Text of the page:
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Grand Rapids, MI

Embarking Blog

...on the journey towards restoration of all things

Continuous Partial Attention

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I heard a story on NPR this morning about the role of mobile devices in the medical world.  I was intrigued by a number of things. One, that kind of scared me, was this: "55% of medical technicians say they've used their cell phones during procedures, and  nearly half admitted texting." Makes me think I would want to ask the doctor to turn off his phone if I ever have a procedure. Beyond that, though, was this phrase, "continuous partial attention." Over the past several years, I've been asked if I'm ADD. Well, truth is, I've been tested, and I'm not. However, I think it would be true that our use of technological devices can create an effect not dissimilar to ADD in our lives that maybe we call CPA, Continuous Partial Attention. My wife and I have talked about this a lot. When I'm home or hanging out with her, I'm often checking my email or texts whenever my phone beeps or vibrates. The other night we were having an important conversation on the couch when my phone beeped, and I immediately interrupted the conversation rudely and checked my phone. I do this a lot. Sometimes when I'm meeting with someone over coffee, and the phone beeps, and I feel compelled to check it. It's almost become a compulsion at this point. I'm not sure I like it.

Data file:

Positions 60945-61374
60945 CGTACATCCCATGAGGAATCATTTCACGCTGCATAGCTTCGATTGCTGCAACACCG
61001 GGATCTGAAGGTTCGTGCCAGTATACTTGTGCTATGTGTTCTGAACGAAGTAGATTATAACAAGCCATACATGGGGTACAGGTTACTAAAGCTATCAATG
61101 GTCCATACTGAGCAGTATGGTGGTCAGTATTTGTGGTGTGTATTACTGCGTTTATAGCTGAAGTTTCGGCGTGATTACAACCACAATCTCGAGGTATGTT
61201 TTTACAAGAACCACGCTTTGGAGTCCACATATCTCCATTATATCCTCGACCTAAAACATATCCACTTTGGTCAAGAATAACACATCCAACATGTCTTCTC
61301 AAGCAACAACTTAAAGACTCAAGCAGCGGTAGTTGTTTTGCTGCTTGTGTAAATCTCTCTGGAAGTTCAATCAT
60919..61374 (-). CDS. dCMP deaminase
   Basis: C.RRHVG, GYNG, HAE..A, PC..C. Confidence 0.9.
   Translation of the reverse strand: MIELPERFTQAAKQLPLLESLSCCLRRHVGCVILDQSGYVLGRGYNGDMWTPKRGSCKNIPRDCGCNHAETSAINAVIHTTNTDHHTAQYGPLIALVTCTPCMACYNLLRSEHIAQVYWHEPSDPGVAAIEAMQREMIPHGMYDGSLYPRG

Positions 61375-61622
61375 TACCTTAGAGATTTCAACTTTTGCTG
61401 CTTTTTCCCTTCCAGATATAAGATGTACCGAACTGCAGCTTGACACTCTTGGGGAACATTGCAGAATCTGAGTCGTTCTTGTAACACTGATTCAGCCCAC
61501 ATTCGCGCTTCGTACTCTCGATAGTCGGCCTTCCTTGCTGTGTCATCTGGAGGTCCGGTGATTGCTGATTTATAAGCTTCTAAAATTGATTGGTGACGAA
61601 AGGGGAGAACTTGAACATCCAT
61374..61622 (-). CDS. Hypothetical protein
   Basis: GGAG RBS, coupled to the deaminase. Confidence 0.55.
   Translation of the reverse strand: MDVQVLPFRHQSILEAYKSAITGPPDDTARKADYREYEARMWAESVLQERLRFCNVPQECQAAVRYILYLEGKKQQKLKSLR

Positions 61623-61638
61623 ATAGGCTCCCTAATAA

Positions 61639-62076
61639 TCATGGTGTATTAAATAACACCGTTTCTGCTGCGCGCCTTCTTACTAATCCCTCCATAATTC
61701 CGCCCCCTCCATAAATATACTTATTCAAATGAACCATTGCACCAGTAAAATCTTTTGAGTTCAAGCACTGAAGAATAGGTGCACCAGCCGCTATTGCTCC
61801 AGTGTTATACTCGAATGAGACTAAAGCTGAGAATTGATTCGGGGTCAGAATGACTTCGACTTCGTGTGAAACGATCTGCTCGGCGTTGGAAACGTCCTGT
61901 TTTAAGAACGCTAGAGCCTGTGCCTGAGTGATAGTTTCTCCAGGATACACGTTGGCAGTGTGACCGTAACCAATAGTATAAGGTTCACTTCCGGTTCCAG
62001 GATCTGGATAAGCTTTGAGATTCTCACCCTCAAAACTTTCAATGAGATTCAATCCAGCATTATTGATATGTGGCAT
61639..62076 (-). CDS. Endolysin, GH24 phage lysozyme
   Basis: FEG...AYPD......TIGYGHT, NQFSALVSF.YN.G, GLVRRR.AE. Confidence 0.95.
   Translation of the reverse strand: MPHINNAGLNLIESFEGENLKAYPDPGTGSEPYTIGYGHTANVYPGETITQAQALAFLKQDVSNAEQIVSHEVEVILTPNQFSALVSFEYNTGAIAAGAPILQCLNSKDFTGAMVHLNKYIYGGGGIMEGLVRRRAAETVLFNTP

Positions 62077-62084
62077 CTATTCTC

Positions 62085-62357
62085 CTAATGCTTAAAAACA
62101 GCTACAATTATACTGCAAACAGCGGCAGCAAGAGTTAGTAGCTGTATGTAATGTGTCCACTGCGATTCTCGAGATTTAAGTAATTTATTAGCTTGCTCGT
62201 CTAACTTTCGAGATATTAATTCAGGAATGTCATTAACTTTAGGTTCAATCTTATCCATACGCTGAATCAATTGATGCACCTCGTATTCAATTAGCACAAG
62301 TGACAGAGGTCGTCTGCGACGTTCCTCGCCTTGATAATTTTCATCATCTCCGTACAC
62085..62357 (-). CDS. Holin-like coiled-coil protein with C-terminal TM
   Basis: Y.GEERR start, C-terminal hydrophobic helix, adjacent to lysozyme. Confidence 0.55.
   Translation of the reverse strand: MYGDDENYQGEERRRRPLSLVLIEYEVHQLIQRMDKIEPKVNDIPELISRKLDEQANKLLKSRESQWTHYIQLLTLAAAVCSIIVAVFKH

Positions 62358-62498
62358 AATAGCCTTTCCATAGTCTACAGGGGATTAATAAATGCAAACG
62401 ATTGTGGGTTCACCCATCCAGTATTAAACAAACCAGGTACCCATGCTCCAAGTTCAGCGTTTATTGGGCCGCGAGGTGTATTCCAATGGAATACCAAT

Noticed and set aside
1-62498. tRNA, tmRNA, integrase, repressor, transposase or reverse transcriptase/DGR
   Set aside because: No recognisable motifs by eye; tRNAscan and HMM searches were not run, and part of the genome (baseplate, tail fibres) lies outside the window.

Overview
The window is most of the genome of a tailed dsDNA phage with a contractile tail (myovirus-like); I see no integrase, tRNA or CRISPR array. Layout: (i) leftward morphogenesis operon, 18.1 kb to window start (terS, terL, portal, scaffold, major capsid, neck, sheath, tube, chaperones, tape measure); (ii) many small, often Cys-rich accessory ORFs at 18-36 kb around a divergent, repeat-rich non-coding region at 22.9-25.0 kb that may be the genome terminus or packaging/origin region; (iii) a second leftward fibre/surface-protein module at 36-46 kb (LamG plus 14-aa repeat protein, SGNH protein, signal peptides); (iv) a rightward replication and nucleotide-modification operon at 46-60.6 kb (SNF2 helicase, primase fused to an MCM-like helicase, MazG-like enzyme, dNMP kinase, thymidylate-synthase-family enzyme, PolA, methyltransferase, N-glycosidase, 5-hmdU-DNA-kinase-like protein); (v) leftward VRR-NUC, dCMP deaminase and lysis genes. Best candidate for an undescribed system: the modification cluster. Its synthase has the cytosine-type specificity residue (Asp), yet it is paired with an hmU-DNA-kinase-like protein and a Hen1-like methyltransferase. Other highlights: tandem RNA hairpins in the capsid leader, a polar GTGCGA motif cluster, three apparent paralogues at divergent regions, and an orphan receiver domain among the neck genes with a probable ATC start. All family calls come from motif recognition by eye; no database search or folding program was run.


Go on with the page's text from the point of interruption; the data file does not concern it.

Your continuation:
Don't get me wrong. I love technology. I love how it can help us to work faster and smarter. In fact, there's an interesting article about multi-tasking in the New York Magazine that I read the other night called "In Defense of Distraction." One of the ideas in this article is that we don't really multi-task most of the time, but instead we do "rapid shifting" in thought from one thing to another. Each time we do this, we "leak" a little "mental efficiency" with each switch. This article says that the only time we truly multi-task is when we simultaneously do things that are on different channels in the brain, using different cognitive functions.

Be that what it is, I'm realizing more and more that not only am I often creating a kind of artificial ADD into my life, but that I'm also often only partially attentive to those that I'm with, including my wife and children. We're told so often that attention matters, and that life is rich with depth, subtleties, and even the presence of God if we will only pay attention. I wonder if it's possible that my own penchant for immediate response is creating a continuous partial attention in my own life that keeping from true presence.

I'm not saying we should walk away from technology or become ludites. Not at all. I'm just wondering if there are some better ways to use technology within limits, and use them powerfully when appropriate, but pay attention, rest, and be fully attentive at the right times as well.


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